With the passing of the Bill in Parliament, foreign direct investment, or FDI, in multi-brand retail has now become a possibility. More importantly, the onus of decision making has shifted to state governments. States that want to let in multi-brand retail can go ahead and allow in anyone who wants to set up multi-brand outlets with foreign investment, while states opposed to it can continue to disallow it. It was never clear to me why regional political parties like the Dravida Munnetra Kazhagam and the Trinamool Congress (TMC) were opposed to the Bill in Parliament. After all, the decision taken in Parliament simply enables states to take their own decisions. Recall the Nationalist Congress Party's statement that while it supported the decision in Parliament, it may still work against its implementation in the one state where they are a significant force, namely, in Maharashtra.
Indeed, I had always felt that the essence of federalism is letting the states decide for themselves on economic matters that affect them directly, unless, of course, other states are negatively affected by the decisions taken in one state. So, for the TMC to oppose Parliament's majority decision (among those present or voting) it should be able to demonstrate that multi-brand retail outlets in Delhi, or Odisha, or Assam will negatively affect the people of Bengal even when Bengal itself does not allow such outlets.
First, will multi-brand retail in Assam affect small traders in Bengal? Yes, if they were sending goods to Assam or buying from Assam. Let us consider the situation in which small traders from Bengal were selling in Assam. There could be two ways Bengali traders could be negatively affected. One, Assamese retail outlets can sell at prices lower than what traders situated in Bengal were offering and, hence, reduce the demand for the latter's supplies. Two, if Assamese retail outlets buy from their suppliers at a price that is higher than what traders from Bengal were offering their suppliers, suppliers can shift from supplying to traders in Bengal to retail outlets in Assam. In both cases, Bengali traders are harmed. However, if some of the Bengali buyers were enterprising enough to go to Assam every time they wanted to buy something, then some of these losses to traders would be compensated by additional savings for Bengali buyers. And if some of the suppliers to Bengali traders were themselves situated in Bengal, they too would gain from now selling to Assamese retail outlets, who are offering, remember, a higher price.
So, if one follows the path of immediate impacts, it appears that there is one group that will lose (Bengali traders) and other groups that might gain (Bengali buyers and Bengali suppliers to traders). If the latter two groups do not exist, then retail outlets in Assam will, surely, negatively affect Bengal. So, Assam should not take a step that it deems good for itself simply because Bengali traders would be affected! I sincerely hope that this is not what the argument is. For then, it is only logical that every time Bengal leaders take a decision, they have to ask their neighbouring states, or maybe, even Kerala, for permission. Carrying this a little further to a global world inhabited by global citizens, we may need to ask China too, or Malaysia!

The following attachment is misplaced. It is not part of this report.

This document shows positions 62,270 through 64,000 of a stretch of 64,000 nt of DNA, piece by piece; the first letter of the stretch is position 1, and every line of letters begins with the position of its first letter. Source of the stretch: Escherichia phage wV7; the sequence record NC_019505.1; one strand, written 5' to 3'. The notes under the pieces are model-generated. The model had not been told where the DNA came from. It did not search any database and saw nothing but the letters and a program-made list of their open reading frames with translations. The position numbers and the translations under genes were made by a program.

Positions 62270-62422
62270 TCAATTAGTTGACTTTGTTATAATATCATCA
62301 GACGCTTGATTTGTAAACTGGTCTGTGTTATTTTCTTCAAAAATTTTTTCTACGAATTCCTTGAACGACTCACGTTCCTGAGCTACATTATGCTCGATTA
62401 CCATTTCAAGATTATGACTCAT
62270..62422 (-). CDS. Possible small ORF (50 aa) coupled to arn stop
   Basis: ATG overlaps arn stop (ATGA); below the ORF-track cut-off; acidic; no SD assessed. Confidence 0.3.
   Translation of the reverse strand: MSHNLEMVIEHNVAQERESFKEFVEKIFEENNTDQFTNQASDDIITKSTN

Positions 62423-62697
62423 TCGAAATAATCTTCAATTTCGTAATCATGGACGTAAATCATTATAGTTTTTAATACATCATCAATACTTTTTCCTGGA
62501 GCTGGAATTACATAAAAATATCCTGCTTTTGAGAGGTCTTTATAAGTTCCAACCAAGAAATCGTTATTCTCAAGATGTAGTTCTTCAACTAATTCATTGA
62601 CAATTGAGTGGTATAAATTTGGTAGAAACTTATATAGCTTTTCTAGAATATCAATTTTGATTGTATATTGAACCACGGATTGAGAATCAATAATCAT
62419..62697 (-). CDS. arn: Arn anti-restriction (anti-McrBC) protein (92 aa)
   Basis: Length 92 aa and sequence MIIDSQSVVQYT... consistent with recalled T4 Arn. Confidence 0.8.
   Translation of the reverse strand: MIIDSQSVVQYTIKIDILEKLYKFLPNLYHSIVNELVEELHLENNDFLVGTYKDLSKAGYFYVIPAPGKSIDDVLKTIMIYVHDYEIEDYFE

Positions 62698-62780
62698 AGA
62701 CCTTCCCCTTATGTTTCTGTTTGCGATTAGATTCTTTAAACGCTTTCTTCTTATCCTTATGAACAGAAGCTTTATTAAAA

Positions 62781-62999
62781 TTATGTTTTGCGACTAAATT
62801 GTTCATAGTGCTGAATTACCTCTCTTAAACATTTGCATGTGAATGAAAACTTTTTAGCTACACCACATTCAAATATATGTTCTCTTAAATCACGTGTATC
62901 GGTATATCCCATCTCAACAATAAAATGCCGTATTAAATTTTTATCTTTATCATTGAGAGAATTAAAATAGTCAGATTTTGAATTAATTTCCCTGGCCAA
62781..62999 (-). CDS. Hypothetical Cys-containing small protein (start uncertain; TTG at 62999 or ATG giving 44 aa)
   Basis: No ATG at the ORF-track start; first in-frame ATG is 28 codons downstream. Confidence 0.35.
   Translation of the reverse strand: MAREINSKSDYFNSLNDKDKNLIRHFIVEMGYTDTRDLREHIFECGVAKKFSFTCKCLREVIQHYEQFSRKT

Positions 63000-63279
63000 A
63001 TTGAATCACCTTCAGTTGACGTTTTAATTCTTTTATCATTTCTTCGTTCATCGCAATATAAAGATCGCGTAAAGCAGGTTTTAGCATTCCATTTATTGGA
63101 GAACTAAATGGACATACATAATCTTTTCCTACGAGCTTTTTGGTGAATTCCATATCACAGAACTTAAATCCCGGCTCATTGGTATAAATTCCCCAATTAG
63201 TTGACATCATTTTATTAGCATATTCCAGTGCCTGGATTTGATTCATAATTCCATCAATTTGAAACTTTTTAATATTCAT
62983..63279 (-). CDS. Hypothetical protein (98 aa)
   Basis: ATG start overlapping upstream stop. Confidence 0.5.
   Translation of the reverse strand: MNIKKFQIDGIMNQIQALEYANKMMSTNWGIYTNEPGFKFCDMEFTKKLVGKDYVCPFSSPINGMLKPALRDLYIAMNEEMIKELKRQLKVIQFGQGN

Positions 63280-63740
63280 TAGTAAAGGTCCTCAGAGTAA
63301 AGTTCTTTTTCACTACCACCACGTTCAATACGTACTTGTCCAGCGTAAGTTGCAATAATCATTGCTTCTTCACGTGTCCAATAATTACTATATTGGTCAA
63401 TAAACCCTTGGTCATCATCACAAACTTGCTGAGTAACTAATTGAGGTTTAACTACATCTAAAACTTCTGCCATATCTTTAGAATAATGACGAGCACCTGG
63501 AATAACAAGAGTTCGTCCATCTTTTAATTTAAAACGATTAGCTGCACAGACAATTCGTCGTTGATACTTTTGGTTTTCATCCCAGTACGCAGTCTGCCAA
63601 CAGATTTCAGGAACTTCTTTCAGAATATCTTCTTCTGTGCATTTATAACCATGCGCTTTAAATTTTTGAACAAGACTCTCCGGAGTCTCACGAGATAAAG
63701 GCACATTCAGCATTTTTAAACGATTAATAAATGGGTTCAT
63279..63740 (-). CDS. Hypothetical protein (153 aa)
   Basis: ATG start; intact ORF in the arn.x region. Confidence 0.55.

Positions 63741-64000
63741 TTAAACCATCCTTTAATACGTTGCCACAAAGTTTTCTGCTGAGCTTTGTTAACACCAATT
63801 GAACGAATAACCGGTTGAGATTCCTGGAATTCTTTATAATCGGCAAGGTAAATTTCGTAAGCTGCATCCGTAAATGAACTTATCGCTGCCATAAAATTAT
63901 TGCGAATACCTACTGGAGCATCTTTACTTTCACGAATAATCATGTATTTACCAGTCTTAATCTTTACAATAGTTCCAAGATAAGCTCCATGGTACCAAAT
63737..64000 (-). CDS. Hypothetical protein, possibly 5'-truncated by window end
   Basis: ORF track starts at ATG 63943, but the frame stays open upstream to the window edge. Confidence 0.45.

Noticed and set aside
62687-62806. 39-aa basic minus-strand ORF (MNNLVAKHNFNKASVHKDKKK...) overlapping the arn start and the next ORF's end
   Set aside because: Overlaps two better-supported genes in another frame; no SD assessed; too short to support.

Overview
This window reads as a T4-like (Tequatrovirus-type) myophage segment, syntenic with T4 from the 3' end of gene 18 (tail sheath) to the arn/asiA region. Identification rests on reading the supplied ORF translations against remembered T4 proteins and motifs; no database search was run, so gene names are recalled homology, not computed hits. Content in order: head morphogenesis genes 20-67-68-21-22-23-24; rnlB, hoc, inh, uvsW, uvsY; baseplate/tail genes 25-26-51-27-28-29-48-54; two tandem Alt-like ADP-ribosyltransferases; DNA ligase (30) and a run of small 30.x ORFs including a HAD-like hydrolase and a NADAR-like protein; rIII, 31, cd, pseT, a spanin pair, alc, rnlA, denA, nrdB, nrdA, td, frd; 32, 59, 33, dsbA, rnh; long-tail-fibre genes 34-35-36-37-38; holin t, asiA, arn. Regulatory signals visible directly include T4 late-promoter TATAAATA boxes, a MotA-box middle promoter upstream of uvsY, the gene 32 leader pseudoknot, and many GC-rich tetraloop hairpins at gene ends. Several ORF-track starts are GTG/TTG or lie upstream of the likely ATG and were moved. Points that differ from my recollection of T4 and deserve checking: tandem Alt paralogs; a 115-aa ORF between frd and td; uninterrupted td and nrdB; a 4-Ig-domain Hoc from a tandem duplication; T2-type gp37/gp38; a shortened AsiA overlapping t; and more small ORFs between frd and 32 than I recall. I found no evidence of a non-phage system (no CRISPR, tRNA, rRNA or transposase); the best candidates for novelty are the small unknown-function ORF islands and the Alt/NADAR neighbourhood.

But one presumes that this is not what the state leaders opposing the FDI decision in Parliament are really saying. They are not talking about the immediate impacts but about the long-term effects of such moves. Multi-brand retail trade will lead to the death of traders and losses to suppliers and buyers. How? Multi-brand retail will establish monopolies and charge higher prices from buyers; they will become sole buyers from suppliers and give them a lower price. Is this position defensible?
Observe that this will happen only if multi-brand retail outlets can maintain their monopoly and monopsony positions once acquired. But that would mean that there are entry barriers to retail trade. There are two ways to counter this. First, if the barriers are because of various government policies, change them. Second, if the growth of such market power is "natural" – as in the case of what are termed natural monopolies – let the Competition Commission of India step in and prevent that. In either case, Assam cannot be asked to take heed of what Bengal fears.
In other words, regional parties' opposition to the parliamentary decision on FDI in retail is completely flawed. If they are worried about it happening in their own states, let them not allow it. Why ask the central government not to allow it in any state? Why ask for greater federalism for one's own decisions and impose centralisation when other states want to take their decisions?
Federalism gives greater responsibility to states. That is good for two reasons. First, it allows state governments, more knowledgeable about local conditions than the Centre, to take decisions that are contextually relevant. Second, it allows experimentation across states and increases the knowledge base of what works and what does not work. So states can learn from each other.
The hue and cry about FDI in retail reminds me of another issue that has been often debated but is currently dormant. This is about taxing agricultural income. How many times has the Left demanded taxes on agricultural income? And, yet, this is something that states are free to decide. And West Bengal has been under Left rule for more than 30 years and did not introduce a state tax on agricultural income. Fooling the people all the time is a dangerous game in democratic set-ups. Sooner or later, people wise up to it.